Take a Third Option: In the first movie, Lady Adelaide gives Cedric an offer he can't refuse: she will take in one of his daughters (and only daughters) to live with her. She is especially keen on taking the youngest, Chrissie, while Nanny McPhee reminds the children that they can't send away the donkey they hoped to trick their great aunt into taking. It takes some quick thinking from Simon, but ultimately Evangeline is sent away, having been passed off as a daughter despite actually being the scullery maid.
Nanny McPhee always has five lessons to teach. What else the people she helps may learn is another matter.
While she is a Nanny to the children, it's implied that not all the lessons are for them. In the first movie, it's implied that Lesson 4 was more for Cedric than the children, and the final lesson in the second movie is implied to be for everyone in the household (even the uncle).
Tyrant Takes the Helm: Selma Quickly. Amusingly she says, "There are going to be changes around here.", a line made famous by Imelda Staunton as Professor Umbridge in Harry Potter's own Tyrant Takes the Helm story arc while Imelda Staunton herself is playing the cook in this film. (And Emma Thompson's (Nanny McPhee) character, Professor Trelawney, was a victim of those changes.)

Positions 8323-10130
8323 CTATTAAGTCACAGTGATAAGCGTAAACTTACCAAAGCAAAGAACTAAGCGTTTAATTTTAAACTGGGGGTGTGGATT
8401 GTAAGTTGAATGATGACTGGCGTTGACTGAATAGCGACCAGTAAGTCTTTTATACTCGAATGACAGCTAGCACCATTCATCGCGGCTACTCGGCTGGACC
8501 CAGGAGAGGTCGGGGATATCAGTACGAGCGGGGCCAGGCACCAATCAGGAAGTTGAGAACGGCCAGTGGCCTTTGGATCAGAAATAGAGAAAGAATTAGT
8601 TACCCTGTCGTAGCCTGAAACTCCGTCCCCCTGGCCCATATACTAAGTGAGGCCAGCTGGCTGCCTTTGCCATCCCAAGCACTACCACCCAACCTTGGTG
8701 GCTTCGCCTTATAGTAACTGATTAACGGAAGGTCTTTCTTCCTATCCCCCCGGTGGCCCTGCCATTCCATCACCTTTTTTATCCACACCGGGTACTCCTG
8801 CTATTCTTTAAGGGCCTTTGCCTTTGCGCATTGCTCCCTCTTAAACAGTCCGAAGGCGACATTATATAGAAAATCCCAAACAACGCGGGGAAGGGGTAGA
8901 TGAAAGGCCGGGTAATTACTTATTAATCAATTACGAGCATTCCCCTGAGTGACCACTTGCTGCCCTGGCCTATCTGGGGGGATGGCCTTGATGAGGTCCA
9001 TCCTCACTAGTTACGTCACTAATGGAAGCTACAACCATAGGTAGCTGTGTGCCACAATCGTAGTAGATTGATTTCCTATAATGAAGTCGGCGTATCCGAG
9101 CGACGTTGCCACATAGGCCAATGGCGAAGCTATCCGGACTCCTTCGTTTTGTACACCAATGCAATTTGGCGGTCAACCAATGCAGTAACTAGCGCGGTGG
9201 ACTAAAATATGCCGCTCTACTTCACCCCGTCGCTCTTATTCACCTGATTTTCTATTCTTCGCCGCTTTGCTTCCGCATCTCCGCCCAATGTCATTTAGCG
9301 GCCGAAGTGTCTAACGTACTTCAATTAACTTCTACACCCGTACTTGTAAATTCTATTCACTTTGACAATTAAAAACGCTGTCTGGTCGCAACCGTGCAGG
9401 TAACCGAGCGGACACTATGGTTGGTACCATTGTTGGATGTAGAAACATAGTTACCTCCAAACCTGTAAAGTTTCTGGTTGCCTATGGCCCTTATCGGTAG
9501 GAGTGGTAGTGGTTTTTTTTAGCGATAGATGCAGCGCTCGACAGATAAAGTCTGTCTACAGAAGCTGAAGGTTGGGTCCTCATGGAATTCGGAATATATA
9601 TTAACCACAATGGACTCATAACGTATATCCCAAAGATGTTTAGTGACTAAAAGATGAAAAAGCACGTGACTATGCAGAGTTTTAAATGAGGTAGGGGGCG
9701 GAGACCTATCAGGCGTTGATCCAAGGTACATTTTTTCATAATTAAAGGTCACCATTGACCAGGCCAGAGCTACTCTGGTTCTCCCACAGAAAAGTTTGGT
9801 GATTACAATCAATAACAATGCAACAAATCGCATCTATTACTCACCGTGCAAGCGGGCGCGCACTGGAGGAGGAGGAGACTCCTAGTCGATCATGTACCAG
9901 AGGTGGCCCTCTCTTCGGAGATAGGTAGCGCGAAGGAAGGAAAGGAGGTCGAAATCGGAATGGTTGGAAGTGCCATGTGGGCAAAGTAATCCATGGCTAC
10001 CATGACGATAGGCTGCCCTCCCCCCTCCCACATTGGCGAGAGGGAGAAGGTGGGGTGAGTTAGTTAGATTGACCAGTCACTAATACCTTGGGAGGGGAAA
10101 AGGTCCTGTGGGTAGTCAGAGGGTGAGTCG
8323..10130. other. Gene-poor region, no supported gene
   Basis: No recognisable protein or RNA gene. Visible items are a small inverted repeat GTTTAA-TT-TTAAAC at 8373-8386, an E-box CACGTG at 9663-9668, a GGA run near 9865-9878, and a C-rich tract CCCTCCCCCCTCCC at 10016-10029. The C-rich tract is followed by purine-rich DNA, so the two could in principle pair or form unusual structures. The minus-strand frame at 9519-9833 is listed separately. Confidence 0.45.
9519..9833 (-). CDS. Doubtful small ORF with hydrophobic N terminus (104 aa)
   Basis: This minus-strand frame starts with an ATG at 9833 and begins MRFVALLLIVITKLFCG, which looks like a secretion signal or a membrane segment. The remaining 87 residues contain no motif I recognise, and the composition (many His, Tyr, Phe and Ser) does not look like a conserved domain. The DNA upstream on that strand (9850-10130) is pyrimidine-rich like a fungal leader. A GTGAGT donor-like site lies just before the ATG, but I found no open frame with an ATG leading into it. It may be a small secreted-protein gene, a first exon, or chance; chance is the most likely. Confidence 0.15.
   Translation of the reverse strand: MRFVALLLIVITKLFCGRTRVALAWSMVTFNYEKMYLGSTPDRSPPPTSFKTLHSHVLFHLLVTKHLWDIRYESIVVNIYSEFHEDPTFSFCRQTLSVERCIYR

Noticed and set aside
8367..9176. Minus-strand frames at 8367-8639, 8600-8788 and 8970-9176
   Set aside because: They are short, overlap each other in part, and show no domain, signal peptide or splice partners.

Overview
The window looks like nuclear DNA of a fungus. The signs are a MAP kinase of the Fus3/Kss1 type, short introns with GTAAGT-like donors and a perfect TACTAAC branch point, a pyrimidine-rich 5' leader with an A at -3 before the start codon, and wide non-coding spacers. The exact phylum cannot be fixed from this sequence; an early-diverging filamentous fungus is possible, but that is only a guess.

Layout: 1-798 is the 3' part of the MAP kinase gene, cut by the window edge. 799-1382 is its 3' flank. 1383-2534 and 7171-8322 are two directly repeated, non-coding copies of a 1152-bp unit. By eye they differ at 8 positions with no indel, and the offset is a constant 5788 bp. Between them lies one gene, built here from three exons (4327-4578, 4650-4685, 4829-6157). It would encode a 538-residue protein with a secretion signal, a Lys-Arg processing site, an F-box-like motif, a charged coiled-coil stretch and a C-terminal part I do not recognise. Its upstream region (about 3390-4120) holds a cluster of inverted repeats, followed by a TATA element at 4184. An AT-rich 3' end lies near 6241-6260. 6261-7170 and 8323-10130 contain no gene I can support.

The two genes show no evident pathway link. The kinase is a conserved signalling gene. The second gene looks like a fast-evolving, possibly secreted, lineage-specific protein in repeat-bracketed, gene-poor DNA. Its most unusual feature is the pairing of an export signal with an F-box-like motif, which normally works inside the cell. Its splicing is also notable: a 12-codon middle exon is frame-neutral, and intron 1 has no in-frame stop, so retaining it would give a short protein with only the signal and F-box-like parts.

Unusual Euphemism: "LORD LOVE A DUCK!", said by the priest after the first slice of wedding cake is thrown.
Wardrobe Wound: Celia shrieks more about her new clothes being dragged in the mud than during the ensuing beat-'em-up scene.
What the Hell, Hero?: Simon refuses to give Nanny McPhee any control in the kitchen scene... despite the fact that the curse they're under could cause his baby sibling to be hurled into a pot of boiling water. Naturally, everyone is screaming at him.
Why Waste a Wedding?: After running off Selma Quickly, and a fix-up from Nanny McPhee, Cedric and Evangeline use it.
Wicked Stepmother: Averted by Evangeline having a good stepmother. Played straight in that Selma Quickly would have been a rotten stepmother — had she actually married Mr. Brown. Subverted by the sweet Evangeline actually being the one becoming the kids' stepmother- much to everyone's joy.